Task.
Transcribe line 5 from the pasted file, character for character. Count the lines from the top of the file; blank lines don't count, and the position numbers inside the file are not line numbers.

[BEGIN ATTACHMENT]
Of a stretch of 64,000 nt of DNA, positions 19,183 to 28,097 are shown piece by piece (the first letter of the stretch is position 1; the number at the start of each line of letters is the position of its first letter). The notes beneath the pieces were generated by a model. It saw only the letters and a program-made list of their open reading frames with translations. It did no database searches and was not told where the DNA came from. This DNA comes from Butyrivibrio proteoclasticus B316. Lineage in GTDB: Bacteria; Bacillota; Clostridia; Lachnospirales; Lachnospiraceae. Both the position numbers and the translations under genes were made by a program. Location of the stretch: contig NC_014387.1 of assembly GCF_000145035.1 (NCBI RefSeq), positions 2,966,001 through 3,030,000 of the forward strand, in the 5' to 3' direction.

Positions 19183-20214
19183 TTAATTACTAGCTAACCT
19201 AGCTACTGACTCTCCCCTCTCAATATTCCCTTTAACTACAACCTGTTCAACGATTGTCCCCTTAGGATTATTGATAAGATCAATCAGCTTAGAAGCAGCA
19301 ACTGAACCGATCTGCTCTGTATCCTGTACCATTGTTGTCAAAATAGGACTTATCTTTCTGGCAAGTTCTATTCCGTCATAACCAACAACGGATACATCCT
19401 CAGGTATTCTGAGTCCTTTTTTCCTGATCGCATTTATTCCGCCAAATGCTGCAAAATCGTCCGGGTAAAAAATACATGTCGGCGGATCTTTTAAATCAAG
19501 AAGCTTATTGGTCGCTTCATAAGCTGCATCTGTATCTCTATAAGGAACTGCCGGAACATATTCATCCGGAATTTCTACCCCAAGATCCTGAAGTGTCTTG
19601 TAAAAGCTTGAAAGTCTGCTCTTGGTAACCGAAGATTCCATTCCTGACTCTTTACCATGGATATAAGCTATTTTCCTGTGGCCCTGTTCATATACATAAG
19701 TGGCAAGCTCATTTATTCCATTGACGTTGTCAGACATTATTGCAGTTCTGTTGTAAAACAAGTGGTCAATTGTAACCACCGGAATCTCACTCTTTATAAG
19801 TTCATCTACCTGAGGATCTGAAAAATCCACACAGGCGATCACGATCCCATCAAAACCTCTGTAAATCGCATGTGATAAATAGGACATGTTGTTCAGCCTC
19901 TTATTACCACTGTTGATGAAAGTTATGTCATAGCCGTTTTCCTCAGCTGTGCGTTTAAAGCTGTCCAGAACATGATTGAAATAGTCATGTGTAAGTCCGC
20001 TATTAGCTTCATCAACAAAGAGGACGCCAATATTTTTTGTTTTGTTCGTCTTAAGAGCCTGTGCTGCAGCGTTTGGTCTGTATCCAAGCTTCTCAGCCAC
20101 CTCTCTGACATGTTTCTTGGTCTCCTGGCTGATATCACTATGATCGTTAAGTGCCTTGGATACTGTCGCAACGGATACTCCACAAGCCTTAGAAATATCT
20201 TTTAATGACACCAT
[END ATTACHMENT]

19301 ACTGAACCGATCTGCTCTGTATCCTGTACCATTGTTGTCAAAATAGGACTTATCTTTCTGGCAAGTTCTATTCCGTCATAACCAACAACGGATACATCCT